Mieke Schuurman, Eurochild Director Child Rights & Capacity Building, explained how our child participation strategy ensures children from different backgrounds are involved in our work on different levels and explained the #EuropeKidsWant survey for children in preparation for the next EU elections. The survey by Eurochild, Save the Children, ChildFund Alliance, SOS Children’s Villages and UNICEF wants to make sure that the new members of the European Parliament hear children's opinions on how to make the EU a better place for children.
Ally Dunhill, Eurochild Director of Policy, Advocacy and Communications at Eurochild presented the new report Poverty takes away the right to childhood which features Children’s perceptions of poverty in four EU Member States as well as the main findings from our upcoming 2023 Eurochild Flagship Report which maps children’s rights in Europe.
By analysing the information provided by our members working at national level we shared our draft recommendations:
- A central body managing the child-rights agenda and better data and indicators for children
- Identify and prioritise the children most in need
- Prioritise prevention to not separate families
- Prioritise children’s experiences in the digital environment, mental health and climate change.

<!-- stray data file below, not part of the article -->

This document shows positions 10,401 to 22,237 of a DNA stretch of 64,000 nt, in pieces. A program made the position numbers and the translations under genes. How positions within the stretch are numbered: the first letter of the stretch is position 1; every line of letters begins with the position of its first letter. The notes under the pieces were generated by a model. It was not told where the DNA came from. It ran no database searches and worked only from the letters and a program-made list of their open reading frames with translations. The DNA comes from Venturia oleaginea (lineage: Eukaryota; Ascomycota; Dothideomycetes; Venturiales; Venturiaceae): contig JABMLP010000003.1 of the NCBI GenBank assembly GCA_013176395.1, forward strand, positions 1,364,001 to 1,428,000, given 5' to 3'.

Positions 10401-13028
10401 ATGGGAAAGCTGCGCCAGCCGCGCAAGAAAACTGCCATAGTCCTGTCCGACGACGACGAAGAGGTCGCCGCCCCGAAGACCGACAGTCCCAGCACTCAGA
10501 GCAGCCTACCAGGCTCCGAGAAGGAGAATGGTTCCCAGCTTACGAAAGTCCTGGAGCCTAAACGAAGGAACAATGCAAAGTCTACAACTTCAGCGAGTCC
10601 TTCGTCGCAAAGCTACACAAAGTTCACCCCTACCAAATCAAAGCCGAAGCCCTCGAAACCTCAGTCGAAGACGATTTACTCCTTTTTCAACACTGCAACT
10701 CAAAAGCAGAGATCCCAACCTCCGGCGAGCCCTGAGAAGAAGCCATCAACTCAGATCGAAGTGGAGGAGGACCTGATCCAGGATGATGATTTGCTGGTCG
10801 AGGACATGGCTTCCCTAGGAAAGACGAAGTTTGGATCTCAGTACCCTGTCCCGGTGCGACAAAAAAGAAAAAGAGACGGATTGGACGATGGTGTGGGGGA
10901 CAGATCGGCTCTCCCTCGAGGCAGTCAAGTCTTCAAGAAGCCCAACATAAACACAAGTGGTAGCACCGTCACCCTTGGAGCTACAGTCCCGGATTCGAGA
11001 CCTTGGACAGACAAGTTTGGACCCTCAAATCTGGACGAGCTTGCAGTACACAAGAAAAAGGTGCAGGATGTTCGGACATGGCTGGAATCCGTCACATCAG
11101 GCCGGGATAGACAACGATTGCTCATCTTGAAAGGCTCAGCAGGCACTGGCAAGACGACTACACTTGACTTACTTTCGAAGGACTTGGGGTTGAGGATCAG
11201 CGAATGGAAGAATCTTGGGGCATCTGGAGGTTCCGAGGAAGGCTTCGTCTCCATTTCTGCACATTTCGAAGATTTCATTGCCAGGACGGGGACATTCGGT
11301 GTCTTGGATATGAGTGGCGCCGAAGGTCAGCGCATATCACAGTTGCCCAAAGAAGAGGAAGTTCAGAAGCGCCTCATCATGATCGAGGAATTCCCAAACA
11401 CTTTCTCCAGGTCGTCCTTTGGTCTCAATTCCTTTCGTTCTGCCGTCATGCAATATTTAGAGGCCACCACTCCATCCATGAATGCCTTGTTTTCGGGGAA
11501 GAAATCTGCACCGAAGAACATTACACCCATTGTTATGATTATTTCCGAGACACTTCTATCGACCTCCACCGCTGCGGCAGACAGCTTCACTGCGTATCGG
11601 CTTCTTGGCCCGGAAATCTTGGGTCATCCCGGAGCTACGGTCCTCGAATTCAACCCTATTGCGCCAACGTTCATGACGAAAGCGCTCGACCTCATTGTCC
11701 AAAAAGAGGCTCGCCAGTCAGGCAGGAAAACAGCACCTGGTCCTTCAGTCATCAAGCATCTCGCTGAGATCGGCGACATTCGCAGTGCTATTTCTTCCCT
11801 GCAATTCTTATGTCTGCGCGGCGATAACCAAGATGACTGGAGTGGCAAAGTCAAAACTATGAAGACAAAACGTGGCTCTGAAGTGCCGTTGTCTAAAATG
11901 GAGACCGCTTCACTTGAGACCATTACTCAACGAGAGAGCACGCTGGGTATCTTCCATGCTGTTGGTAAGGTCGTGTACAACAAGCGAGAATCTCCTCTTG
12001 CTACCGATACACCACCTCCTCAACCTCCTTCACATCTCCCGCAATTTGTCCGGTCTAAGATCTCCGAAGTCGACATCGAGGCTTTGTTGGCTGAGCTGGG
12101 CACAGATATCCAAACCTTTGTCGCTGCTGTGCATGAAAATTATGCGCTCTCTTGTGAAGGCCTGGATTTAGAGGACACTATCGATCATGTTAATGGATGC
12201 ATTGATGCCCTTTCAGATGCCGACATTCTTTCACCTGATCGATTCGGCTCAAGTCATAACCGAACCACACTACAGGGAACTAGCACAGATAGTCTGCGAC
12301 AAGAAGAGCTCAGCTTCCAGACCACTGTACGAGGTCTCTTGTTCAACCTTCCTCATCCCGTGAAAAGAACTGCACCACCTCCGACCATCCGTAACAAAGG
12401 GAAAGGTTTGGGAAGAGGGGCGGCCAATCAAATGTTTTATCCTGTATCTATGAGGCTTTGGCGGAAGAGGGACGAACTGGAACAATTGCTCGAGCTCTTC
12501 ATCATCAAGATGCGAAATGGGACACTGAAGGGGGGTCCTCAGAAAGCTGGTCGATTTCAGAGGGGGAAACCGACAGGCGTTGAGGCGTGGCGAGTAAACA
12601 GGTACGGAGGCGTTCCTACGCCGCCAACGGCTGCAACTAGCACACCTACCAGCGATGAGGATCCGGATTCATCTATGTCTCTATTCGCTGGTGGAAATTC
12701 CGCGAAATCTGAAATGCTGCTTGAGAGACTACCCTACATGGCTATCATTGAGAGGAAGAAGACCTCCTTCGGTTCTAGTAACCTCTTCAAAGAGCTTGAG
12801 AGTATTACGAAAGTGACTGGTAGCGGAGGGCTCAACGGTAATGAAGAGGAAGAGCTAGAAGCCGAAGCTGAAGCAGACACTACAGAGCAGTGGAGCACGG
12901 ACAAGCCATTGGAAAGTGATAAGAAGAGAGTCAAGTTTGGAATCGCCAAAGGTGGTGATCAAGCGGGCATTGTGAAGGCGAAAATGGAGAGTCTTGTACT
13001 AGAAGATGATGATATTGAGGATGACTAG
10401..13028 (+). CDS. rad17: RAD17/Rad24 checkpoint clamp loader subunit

- Child-related interventions must have enough resources to make a long-term impact.
- Monitoring and evaluation processes must be developed with children and CSOs.
MEP Dragoș Pîslaru, highlighted the need for more transparency, better data on child poverty with an EU monitoring framework. "There are amazing good practices from Bulgaria and Portugal that other countries can follow. That’s why we have a coordinators' network. Investing in children needs to be a priority".
Among the speakers:
- Ignacio Álvarez Peralta. Secretary of State for Social Rights. Ministry of Social Rights and 2030 Agenda;
- Katarina Ivanković Knežević, Director for Social Rights and Inclusion, European Commission, DG Employment, Social Affairs and Inclusion;
- Dragoş Pîslaru, Chair of the Committee on Employment and Social Affairs. European Parliament.
- Ione Belarra Urteaga, Minister of Social Rights and 2030 Agenda.
- Ernesto Gasco Gonzalo, High Commissioner against Child Poverty. Government Presidency;
- Daniel Molinuevo. Research Manager. Unit C - Social Policies in EUROFOUND;
- Sónia Almeida, Portuguese National Coordinator for the ECG;
- Liz Dornan, Child Rights Policy unit. Department of Children, Equality, Disability, Integration and Youth, Ireland;
- Justine Ruitenberg, Program director Poverty and Debts of the Ministry of Social Affairs and Employment, Netherlands;
- Parthena Hantzaridou, Social department/Ministry of Health and Social Affairs, Sweden
Eurochild members attending:
Netzwerk Kinderrechte (National Coalition for Child Rights); Kinderrechtencoalitie Vlaanderen; National Network for Children; Alliance for the Rights of the Child, Coordination of Associations for Children; Joint Council for Child Issues in Denmark, Estonian Union for Child Welfare; Central Union for Child Welfare; National Coalition Germany / KRF (Kids Rights Forum); The Smile of a Child; Children’s Rights Alliance; Latvian Child Welfare Network; Polish Foster Care Coalition; Federation for Nongovernamental Organisation For Children; Network of Organizations for Children of Serbia MODS; Dutch NGO Coalition on Children's Rights; Children in Wales; Children's Rights Alliance for England.